As the small band begins their search, Strange and Grimshaw forge a tenuous friendship. But they are followed, step by step, not only by bandits, but by a demonic power more powerful than anyone could imagine. When the stakes are raised well beyond the danger level and they are betrayed at every turn, they are forced to rely on each other for survival. Finding the diadem could spell doom for Strange and Grimshaw, or could it be their only hope of survival?

Strange Fortune is a rollicking good read – interesting characters, fast paced, rich descriptions, and action that kept me turning pages. It’s a fun read. Adventurous and romantic. Lanyon has created a wonderful world of magic and spirits and spells and romance. It is a winner.

I stumbled over a few issues that I felt kept this marvelous story from being a great one. A minor annoyance was it held a dozen more misspellings and missing words than I’m used to seeing. The book could certainly use a more careful copyeditor.

A more troublesome issue was the story’s time setting. Although the author clearly created a unique setting, the physical setting seems to be taken from early twentieth century India, yet the customs and beliefs of the characters seems to indicate ancient times, when Holy Orders ruled, witches were common and people worshiped demons. For me, it seemed to disconnect. One minute they were worshiping idols, the next Grimshaw was checking the time on his wrist-watch or firing his rife. And the language the characters often used – such as “the bottom line is” – is really quite modern. I just kept getting the impression, that if the author had paid closer attention to keep the language and the physical setting in ancient times (bows and arrows instead of rifles) this would have been a great read, rather than a very good read.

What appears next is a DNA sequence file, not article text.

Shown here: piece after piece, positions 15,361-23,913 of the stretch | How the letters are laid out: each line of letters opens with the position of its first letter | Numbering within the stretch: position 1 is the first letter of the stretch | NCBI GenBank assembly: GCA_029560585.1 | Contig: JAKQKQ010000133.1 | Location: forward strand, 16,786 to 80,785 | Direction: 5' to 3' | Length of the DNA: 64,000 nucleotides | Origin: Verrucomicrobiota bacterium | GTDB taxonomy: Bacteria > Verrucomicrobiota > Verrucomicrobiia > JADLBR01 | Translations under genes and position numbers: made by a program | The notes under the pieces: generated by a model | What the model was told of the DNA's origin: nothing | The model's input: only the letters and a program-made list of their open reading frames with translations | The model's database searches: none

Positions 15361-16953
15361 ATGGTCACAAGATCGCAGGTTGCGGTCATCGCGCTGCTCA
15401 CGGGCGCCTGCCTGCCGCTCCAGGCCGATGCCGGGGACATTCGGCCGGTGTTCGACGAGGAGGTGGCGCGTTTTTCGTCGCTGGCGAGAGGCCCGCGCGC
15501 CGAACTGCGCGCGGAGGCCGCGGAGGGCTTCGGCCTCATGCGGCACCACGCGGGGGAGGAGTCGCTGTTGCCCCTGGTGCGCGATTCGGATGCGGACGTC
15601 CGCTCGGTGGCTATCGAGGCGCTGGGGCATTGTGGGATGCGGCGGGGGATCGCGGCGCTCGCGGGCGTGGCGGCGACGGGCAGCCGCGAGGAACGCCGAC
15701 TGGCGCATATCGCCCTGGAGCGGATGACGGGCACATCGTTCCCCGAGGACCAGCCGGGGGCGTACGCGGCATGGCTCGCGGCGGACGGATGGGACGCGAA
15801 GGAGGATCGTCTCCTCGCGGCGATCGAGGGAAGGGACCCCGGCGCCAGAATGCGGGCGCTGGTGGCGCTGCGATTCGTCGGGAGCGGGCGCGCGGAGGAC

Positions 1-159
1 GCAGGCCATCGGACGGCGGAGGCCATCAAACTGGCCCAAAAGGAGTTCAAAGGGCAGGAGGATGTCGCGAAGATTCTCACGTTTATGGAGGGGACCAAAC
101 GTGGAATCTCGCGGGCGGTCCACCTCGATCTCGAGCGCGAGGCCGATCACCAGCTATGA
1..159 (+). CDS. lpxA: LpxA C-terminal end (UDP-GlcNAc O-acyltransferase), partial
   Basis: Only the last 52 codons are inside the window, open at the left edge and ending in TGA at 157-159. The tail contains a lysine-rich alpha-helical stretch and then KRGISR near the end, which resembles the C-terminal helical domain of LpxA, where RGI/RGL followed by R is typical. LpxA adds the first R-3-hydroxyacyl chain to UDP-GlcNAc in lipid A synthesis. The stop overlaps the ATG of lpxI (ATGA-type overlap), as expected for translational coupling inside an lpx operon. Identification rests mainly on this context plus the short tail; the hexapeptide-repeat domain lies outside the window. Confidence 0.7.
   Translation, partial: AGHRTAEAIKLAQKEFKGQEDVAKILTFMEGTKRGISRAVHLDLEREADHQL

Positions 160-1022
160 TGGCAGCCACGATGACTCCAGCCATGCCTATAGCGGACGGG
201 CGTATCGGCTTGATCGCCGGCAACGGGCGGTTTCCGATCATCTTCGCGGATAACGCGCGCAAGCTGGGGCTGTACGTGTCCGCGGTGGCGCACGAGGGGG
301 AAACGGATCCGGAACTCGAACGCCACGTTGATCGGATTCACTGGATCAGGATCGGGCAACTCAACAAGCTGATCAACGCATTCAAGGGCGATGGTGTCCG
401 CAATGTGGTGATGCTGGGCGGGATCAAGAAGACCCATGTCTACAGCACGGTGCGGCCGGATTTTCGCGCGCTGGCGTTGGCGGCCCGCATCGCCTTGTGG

Still, my few minor issues aside, I thoroughly enjoyed this story and highly recommend it to everyone.


Suburbilicious by Eric Arvin

Reviewed by Alan Chin
Pubished by Dreamspinner Press

Suburbilicious is the frolicking sequel to Subsurdity, comprised of further vignettes from Jasper Lane. It is not necessary to read Subsurdity to enjoy this sequel, but it is highly recommended to get more background on these madcap characters.